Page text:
Experimental determination of the partition coefficient of water between phenocrysts and silicate melts in magma chambers.

Lead Research Organisation: University of Bristol
Department Name: Earth Sciences


One of the most important factors in determining the way a volcano behaves is the amount of water dissolved in the magma at depth. Water influences the viscosity and density of the magma, both by affecting the properties of the silicate melt phase itself, and by suppressing the degree of crystallisation of the magma. During the eruption of the magma the reducing pressure causes the dissolved water to exsolve, forming bubbles which drive the magma to the surface. The interplay between the amount of water (and other dissolved gases) and chemical composition of the magma type causes the range of behaviour from slowly flowing lavas (which are not usually dangerous to humans), to rapidly moving pyroclastic flows which can have devastating consequences for populations around volcanoes. As a result, volcanologists are very interested in determining the amount of water in magma chambers of historic eruptions, to enable predictions of the behaviour of future eruptions to be made. There are a range of methods to analyse the products of volcanic eruptions to estimate pre-eruptive water concentrations, but all have important limitations. The aim of the present proposal is to develop a new method which relies on measuring the very small concentrations of water which are dissolved in the crystals of volcanic rocks, then to use these values to calculate the water concentration in the magma prior to eruption. We have already shown that it is possible to make measurements of the water concentrations of the crystals using infrared spectroscopy, we now wish to perform experiments to measure the partitioning of water between silicate minerals and melts. We will then be able to use our measured values of water in crystals to calculate the water concentration in the melt phase. If successful, this project will allow a much more detailed picture of the volatile evolution of magmas to be obtained.


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Description This project attempted to measure the partition coefficient for water between phenocryst minerals and silicic melt under the conditions of pressure, temperature and oxygen fugacity found in magma chambers in volcanic arc settings. It was recognized from the outset that one of the main challenges was to grow crystals in experiments that were sufficiently large to allow the water concentrations to be measured using FTIR. We tried a number of different approaches, including cooling ramps, depressurisation, long run times and seeding with pre-existing crystals, but in no case were crystals greater than 50 microns in length produced. We also applied for, and were awarded synchrotron IR beamtime to try to reduce the size of the spot that could be analysed with FTIR. This was successful in that we managed to get some data, but the technique could not be developed to make measurements routine, because of the difficulties of making thin samples for transmission measurements.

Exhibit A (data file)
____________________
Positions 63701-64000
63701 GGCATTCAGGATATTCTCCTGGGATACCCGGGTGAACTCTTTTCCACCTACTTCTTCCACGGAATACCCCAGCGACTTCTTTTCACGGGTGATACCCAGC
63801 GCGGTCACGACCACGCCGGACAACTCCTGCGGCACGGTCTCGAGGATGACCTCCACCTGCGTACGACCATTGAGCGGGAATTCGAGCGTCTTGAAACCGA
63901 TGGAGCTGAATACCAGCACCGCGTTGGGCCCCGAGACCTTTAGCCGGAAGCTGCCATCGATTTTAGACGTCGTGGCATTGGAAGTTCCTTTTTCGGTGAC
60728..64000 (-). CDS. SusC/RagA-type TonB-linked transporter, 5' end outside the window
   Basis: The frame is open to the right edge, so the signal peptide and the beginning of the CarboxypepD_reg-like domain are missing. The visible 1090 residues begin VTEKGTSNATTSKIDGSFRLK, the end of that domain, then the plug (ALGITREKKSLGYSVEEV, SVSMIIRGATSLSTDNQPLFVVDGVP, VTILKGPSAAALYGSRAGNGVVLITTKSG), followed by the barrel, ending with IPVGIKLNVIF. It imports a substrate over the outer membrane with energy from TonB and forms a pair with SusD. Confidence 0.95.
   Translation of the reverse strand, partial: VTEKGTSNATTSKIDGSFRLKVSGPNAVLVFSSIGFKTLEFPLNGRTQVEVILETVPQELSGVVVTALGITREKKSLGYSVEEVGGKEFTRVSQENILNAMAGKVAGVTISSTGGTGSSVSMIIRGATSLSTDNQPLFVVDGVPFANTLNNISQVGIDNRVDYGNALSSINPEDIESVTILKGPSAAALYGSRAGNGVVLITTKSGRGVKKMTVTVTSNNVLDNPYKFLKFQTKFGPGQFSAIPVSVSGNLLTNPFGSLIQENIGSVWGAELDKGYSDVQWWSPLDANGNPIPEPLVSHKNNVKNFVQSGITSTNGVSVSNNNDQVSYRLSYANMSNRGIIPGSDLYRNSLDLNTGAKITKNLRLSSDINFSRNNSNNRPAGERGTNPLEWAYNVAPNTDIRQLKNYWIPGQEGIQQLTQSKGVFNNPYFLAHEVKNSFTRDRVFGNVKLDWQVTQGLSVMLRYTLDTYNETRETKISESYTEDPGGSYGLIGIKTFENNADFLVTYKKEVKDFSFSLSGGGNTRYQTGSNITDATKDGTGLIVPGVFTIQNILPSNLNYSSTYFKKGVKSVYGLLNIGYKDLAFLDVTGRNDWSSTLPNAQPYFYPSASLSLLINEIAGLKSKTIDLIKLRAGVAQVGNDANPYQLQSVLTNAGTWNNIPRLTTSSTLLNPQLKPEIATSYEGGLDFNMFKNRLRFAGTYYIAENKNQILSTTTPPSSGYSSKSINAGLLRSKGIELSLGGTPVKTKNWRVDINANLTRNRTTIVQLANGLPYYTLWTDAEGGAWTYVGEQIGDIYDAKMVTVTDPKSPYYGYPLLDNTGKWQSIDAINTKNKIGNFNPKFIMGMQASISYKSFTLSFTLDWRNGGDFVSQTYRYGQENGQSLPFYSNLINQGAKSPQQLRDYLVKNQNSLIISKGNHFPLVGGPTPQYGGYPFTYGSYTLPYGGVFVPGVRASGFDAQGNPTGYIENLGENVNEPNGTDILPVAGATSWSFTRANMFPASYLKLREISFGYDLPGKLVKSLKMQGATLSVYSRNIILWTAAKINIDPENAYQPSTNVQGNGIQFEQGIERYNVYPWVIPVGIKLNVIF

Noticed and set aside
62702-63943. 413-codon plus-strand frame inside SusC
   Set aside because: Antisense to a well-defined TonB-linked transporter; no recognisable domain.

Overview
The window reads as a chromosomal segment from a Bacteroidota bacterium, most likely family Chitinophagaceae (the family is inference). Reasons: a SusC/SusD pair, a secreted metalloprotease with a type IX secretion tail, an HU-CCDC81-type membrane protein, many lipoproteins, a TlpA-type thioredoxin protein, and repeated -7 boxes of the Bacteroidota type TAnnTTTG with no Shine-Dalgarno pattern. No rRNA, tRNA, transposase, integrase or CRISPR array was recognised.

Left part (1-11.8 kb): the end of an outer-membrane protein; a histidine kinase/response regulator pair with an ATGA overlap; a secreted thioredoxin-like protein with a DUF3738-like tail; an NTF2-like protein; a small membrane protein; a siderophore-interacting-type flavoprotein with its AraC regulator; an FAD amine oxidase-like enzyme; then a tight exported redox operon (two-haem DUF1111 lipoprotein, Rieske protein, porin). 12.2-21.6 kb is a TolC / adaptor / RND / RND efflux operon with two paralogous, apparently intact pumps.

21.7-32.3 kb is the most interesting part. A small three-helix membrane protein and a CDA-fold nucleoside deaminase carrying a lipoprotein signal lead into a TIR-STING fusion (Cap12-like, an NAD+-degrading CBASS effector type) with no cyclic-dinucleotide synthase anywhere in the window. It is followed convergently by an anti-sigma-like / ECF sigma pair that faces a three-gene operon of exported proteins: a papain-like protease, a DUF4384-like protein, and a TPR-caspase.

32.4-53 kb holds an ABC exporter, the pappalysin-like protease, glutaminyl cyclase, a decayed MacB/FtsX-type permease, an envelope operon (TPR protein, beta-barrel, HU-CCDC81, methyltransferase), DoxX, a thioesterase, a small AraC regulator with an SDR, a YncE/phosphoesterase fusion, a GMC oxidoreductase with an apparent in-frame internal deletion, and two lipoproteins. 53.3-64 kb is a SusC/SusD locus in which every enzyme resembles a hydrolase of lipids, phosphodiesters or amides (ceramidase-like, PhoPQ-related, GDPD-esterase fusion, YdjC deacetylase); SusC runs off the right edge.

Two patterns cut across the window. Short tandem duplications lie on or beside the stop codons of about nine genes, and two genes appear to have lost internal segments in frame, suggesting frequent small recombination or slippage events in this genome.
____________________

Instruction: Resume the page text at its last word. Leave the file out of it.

To ensure that useful data were obtained even during the period of experimental development, we performed a comprehensive study of the water concentrations in orthopyroxene phenocrysts from Mount St Helens. The melt inclusions in these samples had already been studied, and most of the data published, so by measuring the water concentration of the phenocrysts and combining with the water concentration of the melt inclusions, we obtained values for the partition coefficients. The partition coefficients are consistent with those measured experimentally at higher pressures, suggesting that the values may be universally applicable. The studies of crystals from Mount St Helens also demonstrated the potential of using water concentrations of phenocrysts to estimate pre-eruptive water concentrations of magmas, because we obtained water concentrations from some crystals that did not contain melt inclusions. We found a clear pattern of decreasing maximum water concentrations as a function of time since the major eruption of May 18th 1980.
Exploitation Route The concept of our original proposal is still valid. Volcanologists are starting to use similar methods, and the availability of improved analytical techniques means that in the future the method of using water in phenocrysts to reconstruct water in magmatic systems will become important.
Sectors Environment

Description Collaboration with Jannick Ingrin 
Organisation University of Lille
Country France 
Sector Academic/University 
PI Contribution We have combined samples and expertise to provide new insights into the way water dissolves into silicate minerals
Collaborator Contribution As above
Impact Two papers in international journals. Ingrin J., Kovács I., Deloule E., Balan E., Blanchard M., Kohn S.C. and Hermann J. (2014) Identification of hydrogen defects linked to boron substitution in synthetic forsterite and natural olivine. American Mineralogist 99 2138-2141 Ingrin J., Liu J., Depecker C., Kohn S.C., Balan E. and Grant K. J. (2013) Low-temperature evolution of OH bands in synthetic forsterite, implication for the nature of H-defects at high pressure. Physics and Chemistry of Minerals. 40 499-510
Start Year 2010